Stability has been a key problem, as has delivery. Compared with small-molecule drugs, which are typically 500 daltons or smaller and can assimilate easily into the bloodstream, mRNA drugs are enormous—weighing in at hundreds of thousands of daltons. They’re also negatively charged, highly unstable, and easily degraded by nucleases. Further, mRNAs are typically not found circulating in the blood stream; if they are, they are usually associated with a virus such that the body recognizes the mRNA as being part of a foreign entity and mounts an immune response targeting them for destruction. 

For urea cycle disorders, which are based in the liver, developing mRNA formulations that protect the mRNA, while minimizing the potential to activate the immune systems and are specific to hepatocytes is the goal. 


Once the mRNA is delivered inside the cell, the cell’s own machinery is used to produce normal functioning enzyme.

A Safe Shuttle to the Intended Destination

Recent efforts to deliver mRNA to target cells have focused on encapsulating mRNA in a vessel that will protect the nucleic acid until it reaches its intended destination.      

For example, a hybrid lipid-polymer mRNA delivery technology, developed at the University of Washington and advanced more recently at biopharmaceutical company PhaseRx, has been optimized to take advantage of the liver’s inherent ability to filter the blood and remove unwanted material. The lipid-polymer nanoparticles are able to circumvent some of the previously mentioned delivery issues by optimizing their targeting to the liver cells and triggering the endosomal release of mRNA into the cytoplasm. In preclinical studies, this lipid-polymer nanoparticle system was used to lower blood ammonia and rescue 100 percent of treated mice with a urea cycle disorder, and was safe and well tolerated in non-human primates.

Additional delivery systems that have shown promise recently have borrowed heavily on the fusogenic lipid nanoparticle formulations developed by siRNA companies such as Arbutus (formerly Tekmira) and Alnylam—and are now being developed by companies such as Moderna, Acuitas, and Shire, to name a few. These formulations, which have shown high expression of proteins such as erythropoietin (EPO), are being applied to therapeutic proteins and vaccines.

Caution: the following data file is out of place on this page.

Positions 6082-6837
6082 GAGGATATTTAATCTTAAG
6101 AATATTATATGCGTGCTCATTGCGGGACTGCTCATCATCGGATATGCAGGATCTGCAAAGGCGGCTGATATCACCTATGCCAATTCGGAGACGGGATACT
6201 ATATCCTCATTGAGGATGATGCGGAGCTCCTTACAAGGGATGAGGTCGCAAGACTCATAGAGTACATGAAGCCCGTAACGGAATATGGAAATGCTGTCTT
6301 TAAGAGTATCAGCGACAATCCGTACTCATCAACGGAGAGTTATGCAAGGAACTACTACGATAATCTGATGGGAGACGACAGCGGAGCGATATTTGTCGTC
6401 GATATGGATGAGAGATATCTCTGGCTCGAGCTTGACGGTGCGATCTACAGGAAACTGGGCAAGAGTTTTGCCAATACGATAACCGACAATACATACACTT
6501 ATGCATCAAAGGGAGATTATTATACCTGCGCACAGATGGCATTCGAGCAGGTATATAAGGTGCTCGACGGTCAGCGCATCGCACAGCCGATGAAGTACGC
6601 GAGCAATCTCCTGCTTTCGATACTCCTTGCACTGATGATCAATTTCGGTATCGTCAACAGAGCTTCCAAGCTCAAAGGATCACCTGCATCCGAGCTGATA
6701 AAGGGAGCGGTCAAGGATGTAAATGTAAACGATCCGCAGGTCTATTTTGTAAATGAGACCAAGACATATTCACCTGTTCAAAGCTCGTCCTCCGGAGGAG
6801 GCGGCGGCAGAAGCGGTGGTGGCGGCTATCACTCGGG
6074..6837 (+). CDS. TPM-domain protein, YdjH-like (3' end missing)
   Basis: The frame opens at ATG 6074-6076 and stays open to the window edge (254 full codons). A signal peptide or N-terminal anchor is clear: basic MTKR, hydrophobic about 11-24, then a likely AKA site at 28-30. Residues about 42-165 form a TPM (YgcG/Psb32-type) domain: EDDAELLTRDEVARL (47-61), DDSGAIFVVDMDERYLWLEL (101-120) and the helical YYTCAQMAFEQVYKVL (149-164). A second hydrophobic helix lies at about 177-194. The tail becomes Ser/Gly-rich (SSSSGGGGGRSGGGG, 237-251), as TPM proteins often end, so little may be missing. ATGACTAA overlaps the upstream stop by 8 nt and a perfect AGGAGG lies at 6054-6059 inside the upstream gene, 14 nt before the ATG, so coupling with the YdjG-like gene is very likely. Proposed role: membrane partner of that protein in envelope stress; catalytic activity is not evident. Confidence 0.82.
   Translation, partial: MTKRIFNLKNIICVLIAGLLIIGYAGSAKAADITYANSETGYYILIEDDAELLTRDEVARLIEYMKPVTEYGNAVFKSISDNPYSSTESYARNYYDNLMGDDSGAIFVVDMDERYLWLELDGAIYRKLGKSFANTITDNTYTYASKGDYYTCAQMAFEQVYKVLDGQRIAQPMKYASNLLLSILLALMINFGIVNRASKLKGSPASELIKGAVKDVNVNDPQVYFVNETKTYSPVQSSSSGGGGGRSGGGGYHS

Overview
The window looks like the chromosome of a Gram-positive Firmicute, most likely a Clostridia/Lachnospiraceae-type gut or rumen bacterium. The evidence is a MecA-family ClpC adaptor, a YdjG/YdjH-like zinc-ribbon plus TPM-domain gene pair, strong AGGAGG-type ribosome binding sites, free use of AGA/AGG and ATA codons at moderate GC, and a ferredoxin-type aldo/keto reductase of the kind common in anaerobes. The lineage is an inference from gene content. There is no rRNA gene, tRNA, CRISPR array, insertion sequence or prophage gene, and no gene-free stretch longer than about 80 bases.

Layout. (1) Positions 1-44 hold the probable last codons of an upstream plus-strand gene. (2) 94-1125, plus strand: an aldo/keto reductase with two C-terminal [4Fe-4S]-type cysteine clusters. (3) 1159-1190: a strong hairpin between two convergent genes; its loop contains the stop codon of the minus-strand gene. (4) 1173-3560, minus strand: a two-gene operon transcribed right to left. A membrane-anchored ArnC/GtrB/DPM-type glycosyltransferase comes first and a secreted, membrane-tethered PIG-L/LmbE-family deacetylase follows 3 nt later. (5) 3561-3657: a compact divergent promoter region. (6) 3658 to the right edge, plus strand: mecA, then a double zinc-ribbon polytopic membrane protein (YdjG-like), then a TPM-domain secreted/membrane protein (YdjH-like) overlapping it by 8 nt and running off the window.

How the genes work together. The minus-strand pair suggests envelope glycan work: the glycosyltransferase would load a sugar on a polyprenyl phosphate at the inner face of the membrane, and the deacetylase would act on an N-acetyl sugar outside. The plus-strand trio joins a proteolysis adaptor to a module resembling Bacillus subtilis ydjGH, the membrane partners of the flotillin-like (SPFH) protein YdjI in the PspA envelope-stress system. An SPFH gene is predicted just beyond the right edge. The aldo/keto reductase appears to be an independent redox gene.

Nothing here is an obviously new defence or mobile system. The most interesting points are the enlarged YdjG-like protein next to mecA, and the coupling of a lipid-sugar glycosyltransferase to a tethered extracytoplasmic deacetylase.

Picking Up Where Traditional ERT Falls Short

In the burgeoning field of mRNA therapeutics, going after rare liver diseases makes sense for yet another reason: the mRNA manufacturing technology is still in its infancy. As an industry, we have yet to discover how to make sufficient quantities of mRNA for larger disease indications. However, given that mRNA manufacturing is based on the use of enzymes to perform the transcription reactions, the manufacturing process is highly scalable. As technology advances to a point where large batches of mRNA can be produced, it makes sense to focus on diseases with small patient populations—diseases where we can make an impact today. 

The field of mRNA is brimming with discovery and potential in every respect, from drug delivery technology to manufacturing. We are continuously building on the immense knowledge gained in the RNA drug development field, which took off more than a decade ago.

While current mRNA drug programs focus mainly on vaccines, it won’t be long before technology has improved our delivery capabilities and enabled mRNA as feasible therapies for cystic fibrosis, muscular dystrophy, and other disease areas that hinge on a deficient or missing gene. Until that time, it holds much hope for treating rare liver diseases, where patients are eager to be among the first to benefit from this new wave of innovation. 

Michael Houston, Ph.D., is CSO of PhaseRx.